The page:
To Boost Bellevue Residents' Response to Public Health Surveys, UB Researchers Sponsor Educational Sessions

Release Date: April 14, 2004 This content is archived.


BUFFALO, N.Y. -- For years, residents living in the Bellevue section of Cheektowaga have wondered if something in their environment contributes to an increased incidence of disease in their neighborhood.

University at Buffalo researchers, working with the New York State Department of Health, hope finally to be able to answer that question by year's end, but first they say they need more residents to fill out and return to them important 10-page surveys.

Residents who have not yet completed the surveys will have a chance to get new copies, fill them out and ask questions of the survey's coordinators from noon to 5 p.m. on April 17, 9 a.m. to 2 p.m. on April 18, and noon to 5 p.m. on April 24 in the auditorium of the Resurrection Church, 130 Como Park Blvd., Cheektowaga.

"We're at a critical final phase now in conducting this health study," said Joseph Gardella, Ph.D., professor of chemistry and associate dean in the University at Buffalo College of Arts and Sciences, who is the principal investigator on the survey project.

"It is vital that as many residents as possible respond to the public health survey," he said.

Residents of the neighborhood, located near three landfills and a stone quarry, have been concerned about what they believe is a high incidence of autoimmune and respiratory diseases due to environmental hazards.

While previous studies conducted by the state health department in ZIP codes that include the neighborhood were inconclusive, residents have continued to call for additional, more geographically specific studies.

"Because this UB study was designed with major input from the community, it can best respond to the residents' concerns," said Gardella.

The UB survey, he added, will be valid only if at least 30-40 percent of the residents respond.

"The number of responses received so far has been insufficient," said Christine Brinkhus, a doctoral candidate in the UB Department of Anthropology in the College of Arts and Sciences, who is the public participation specialist on the project.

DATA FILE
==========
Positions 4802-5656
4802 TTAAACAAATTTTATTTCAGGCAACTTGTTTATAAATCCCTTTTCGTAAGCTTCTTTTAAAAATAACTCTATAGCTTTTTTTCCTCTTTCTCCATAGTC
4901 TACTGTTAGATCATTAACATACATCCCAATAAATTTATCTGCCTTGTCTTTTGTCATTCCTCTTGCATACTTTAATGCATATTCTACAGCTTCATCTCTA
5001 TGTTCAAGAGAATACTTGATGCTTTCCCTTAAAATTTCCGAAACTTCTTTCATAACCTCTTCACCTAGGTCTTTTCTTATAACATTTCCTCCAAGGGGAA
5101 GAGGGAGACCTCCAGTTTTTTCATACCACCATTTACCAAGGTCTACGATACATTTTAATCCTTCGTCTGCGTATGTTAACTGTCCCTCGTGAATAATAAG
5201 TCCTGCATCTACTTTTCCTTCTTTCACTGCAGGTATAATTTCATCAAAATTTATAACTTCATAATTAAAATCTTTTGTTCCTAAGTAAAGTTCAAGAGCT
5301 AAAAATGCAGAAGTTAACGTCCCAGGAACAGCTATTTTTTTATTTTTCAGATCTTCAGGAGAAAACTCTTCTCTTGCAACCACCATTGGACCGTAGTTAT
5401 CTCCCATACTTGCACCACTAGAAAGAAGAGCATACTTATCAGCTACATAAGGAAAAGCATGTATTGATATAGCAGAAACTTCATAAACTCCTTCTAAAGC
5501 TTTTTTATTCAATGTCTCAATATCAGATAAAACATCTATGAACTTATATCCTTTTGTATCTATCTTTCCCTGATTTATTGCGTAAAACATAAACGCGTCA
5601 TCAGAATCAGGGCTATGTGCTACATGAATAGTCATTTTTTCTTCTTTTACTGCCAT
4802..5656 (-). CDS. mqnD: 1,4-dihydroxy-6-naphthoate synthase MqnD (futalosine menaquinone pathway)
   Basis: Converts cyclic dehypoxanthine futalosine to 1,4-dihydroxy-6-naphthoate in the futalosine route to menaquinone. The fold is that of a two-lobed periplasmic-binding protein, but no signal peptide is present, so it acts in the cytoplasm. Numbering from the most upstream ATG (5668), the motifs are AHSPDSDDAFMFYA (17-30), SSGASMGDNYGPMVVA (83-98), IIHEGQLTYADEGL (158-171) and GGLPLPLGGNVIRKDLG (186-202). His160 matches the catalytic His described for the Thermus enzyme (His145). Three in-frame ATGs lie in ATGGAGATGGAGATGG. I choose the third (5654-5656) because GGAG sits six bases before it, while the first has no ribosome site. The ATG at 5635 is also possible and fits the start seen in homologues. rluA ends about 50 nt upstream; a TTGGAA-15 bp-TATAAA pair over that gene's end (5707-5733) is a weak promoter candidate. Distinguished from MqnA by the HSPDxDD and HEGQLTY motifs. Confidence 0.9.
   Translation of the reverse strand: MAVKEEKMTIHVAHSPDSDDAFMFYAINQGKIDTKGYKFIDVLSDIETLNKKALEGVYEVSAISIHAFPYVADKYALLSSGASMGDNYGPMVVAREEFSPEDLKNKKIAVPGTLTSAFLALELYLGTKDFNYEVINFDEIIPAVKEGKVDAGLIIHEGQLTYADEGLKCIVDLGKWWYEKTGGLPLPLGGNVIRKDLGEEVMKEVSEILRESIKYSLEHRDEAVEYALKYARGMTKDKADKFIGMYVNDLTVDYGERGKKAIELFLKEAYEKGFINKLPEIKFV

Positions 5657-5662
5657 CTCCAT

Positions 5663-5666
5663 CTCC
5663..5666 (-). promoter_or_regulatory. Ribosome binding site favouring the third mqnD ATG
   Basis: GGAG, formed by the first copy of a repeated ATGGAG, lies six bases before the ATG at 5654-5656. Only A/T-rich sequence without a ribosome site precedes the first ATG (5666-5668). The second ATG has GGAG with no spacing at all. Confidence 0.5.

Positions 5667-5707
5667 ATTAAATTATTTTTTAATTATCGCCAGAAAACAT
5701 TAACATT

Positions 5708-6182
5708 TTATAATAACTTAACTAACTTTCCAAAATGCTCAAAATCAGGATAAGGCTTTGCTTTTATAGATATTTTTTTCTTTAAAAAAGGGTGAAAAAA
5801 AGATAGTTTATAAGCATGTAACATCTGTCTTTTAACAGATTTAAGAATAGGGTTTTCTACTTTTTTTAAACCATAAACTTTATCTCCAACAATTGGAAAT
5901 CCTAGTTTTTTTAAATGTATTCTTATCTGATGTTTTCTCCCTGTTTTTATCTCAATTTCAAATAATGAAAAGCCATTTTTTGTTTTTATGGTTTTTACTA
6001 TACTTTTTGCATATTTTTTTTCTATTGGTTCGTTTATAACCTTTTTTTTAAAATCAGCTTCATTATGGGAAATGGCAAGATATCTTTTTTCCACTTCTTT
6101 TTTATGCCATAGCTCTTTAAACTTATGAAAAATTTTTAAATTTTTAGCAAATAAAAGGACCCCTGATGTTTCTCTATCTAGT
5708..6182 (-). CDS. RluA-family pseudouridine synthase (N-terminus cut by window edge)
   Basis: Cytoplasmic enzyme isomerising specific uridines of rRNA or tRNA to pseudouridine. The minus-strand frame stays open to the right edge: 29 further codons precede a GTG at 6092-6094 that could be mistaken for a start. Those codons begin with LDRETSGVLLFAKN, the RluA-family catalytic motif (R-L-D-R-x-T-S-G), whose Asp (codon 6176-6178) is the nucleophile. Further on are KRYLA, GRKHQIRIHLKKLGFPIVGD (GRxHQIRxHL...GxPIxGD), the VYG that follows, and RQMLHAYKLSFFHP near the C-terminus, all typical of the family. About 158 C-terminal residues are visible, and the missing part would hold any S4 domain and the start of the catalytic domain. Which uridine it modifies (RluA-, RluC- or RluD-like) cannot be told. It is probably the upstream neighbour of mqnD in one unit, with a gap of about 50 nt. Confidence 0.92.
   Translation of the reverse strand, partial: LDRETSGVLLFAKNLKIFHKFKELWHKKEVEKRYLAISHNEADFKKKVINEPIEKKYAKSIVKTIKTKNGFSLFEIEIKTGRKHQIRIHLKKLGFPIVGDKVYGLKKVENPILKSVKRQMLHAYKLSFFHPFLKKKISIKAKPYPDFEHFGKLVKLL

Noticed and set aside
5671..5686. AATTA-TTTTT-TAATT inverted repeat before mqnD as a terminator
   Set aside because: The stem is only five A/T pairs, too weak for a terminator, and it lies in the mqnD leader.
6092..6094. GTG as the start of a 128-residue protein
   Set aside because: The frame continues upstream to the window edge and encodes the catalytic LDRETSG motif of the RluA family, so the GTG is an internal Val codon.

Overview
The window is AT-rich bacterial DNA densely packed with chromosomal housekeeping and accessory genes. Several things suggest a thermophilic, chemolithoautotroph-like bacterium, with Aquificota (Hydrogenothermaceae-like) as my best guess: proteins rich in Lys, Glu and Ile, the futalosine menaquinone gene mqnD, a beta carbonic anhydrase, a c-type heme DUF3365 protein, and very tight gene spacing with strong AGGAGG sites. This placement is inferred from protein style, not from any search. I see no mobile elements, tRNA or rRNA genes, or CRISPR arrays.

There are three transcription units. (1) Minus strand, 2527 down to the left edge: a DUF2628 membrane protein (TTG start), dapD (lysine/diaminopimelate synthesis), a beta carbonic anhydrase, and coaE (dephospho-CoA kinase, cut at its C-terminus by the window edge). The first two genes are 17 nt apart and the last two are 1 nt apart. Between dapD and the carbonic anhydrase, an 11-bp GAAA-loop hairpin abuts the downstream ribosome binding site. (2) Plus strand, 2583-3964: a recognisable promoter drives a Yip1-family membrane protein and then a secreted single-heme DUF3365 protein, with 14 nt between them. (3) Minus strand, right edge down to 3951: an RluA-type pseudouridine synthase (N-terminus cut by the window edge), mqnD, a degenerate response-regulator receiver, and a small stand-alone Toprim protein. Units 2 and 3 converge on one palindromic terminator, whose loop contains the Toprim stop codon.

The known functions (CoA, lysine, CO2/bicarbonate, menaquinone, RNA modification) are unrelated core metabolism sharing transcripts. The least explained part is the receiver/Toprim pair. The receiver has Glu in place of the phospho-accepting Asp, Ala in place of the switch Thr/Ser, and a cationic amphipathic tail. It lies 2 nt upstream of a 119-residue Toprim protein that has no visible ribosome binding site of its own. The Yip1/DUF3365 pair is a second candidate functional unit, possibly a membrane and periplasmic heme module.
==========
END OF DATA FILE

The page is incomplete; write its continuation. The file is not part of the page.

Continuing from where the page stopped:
The effort was kicked off last summer with an intensive door-to-door effort in the neighborhood, where UB students and researchers hand-delivered surveys to residents and informed them about the importance of responding, she said.

According to Brinkhus, more than 6,000 surveys have been delivered or mailed: 3,000 to residents in the affected community and 3,000 to those in an adjacent community that is serving as the control population.

"The survey is 10 pages long, and we know it takes a substantial amount of time and thought to answer it," said Gardella, "but frankly, responding to the survey is the only way that the community will be able to have closure, to find out once and for all if further study is needed because something in their environment is making them and their loved ones sick."

Both Gardella and Brinkhus will be present at all the survey sessions to answer questions and to provide information.

Donna Hosmer, president of the Cheektowaga Citizens' Coalition and other volunteers from the group, also will be present.

The confidentiality of participants and the privacy of health information will be maintained and community members will not have access to the surveys or to the data concerning individuals or households.

The study protocol was written by the New York State Department of Health with input from UB, the Cheektowaga Citizens' Coalition and the Erie County Department of Health. Data collection, management and analysis will be organized by UB.

The draft summary report will be written jointly by UB and the state health department, and will be circulated among members of the community and other interested parties before being finalized.

For more information about the survey itself or the survey sessions, please contact, Christine Brinkhus, UB project coordinator at 400-2653 or or Joseph Gardella, the UB principal investigator, at 863-4672 or

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